(Criticism and the arts, part 2)
I saw the movie “Birdman” last weekend. Michael Keaton plays a former movie star/action-hero (Birdman) named Riggin Thomas, who opted out of the “Birdman” franchise years ago, and hasn’t had much success since. Thomas adapts the Raymond Carver story “What we Talk About When we Talk About Love,” for Broadway, and is writing and directing the play in the hopes that it will revitalize his career.
One of my favorite scenes features Edward Norton, who plays Michael Shiner, a not-so-likable-character who drives Thomas (and others) crazy before and during the play. In one scene, though, he defends Thomas to a theater critic sitting in a bar. (I’m paraphrasing)
He’s taking a chance. He’s willing to lose everything for this. What are you willing to lose?
So why do we do it? Why do we create art? Why bother, when we know people will line up to tell us what we are doing wrong. Many writers, artists and musicians get the “art” beat out of them early, and stop. But others who are hurt just as badly continue. Why?
Is it that you want to change the world, or share a story that is bigger than you? A story can offer a new perspective or understanding of a topic, or maybe you want to connect with people - make them laugh or cry. Perhaps it’s just that you want to get something off your chest. Writing can be cathartic, and make you feel better. Or do you think your story can help someone who is struggling in the same way you struggled?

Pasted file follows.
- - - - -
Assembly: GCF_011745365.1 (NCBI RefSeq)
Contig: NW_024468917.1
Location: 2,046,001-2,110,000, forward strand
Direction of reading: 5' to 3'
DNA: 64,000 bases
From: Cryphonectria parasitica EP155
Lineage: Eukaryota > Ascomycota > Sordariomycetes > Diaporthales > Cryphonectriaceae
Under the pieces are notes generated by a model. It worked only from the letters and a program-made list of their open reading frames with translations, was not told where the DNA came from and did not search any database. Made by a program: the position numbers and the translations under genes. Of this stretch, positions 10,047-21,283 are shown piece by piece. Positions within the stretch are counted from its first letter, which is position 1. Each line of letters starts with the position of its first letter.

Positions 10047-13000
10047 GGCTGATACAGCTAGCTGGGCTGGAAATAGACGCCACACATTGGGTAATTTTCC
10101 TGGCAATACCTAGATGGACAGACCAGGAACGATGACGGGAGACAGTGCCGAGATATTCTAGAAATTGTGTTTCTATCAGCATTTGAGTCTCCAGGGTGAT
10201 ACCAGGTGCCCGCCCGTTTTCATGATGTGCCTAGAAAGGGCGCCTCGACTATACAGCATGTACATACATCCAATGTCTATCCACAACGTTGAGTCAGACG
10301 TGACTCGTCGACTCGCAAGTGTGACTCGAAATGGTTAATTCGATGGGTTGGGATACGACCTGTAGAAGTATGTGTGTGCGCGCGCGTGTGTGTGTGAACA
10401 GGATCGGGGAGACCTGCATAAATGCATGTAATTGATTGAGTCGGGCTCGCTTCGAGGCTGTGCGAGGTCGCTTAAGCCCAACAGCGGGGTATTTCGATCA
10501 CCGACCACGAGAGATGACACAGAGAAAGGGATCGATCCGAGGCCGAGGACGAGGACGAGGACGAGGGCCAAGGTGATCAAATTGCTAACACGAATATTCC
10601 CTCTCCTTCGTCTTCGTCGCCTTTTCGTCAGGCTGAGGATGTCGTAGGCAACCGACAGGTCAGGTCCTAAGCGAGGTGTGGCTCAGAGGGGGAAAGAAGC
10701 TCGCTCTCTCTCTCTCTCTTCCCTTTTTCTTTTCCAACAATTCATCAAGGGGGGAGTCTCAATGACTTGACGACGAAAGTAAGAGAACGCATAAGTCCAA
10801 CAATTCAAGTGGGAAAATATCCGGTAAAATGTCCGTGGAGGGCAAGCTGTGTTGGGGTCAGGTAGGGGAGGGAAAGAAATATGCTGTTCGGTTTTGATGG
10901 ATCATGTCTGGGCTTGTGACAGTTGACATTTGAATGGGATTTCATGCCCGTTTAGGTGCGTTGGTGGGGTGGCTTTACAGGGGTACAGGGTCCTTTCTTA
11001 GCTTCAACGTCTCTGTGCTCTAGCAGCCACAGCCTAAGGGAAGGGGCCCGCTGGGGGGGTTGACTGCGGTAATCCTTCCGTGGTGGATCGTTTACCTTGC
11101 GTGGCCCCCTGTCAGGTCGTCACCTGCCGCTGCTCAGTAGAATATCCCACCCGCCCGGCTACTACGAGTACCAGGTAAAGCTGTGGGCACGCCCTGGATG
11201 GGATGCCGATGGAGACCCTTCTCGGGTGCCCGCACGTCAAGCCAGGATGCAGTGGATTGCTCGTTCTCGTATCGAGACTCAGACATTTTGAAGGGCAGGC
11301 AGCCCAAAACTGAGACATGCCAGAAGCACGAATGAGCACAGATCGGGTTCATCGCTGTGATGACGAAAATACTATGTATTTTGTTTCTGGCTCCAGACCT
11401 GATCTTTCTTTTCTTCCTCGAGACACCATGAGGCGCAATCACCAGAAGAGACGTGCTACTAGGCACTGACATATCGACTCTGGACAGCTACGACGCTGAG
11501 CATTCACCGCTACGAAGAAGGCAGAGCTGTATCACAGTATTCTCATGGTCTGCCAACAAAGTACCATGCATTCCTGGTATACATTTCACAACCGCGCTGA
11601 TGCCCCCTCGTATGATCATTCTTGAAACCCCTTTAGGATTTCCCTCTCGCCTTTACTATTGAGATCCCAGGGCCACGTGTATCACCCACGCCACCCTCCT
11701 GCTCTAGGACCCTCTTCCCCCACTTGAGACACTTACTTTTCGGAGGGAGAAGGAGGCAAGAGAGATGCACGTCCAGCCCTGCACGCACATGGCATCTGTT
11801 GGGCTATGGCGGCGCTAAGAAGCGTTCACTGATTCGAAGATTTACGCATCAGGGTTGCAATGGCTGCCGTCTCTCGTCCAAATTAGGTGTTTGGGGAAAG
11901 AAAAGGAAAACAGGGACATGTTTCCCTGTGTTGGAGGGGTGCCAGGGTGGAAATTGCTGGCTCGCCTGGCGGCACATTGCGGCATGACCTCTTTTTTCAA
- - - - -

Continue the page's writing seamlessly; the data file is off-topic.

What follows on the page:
Does fame or recognition play a role in the process? A healthy ego is necessary to put forth any art in the world, so is that what drives you? Or is it money? Is writing just a job that pays the bills?
Maybe it’s all of those things, or a little bit of those things all rolled into one big giant unknowable reason that has no definitive answer. So, I'll ask again - why do you write? And what would you be willing to lose?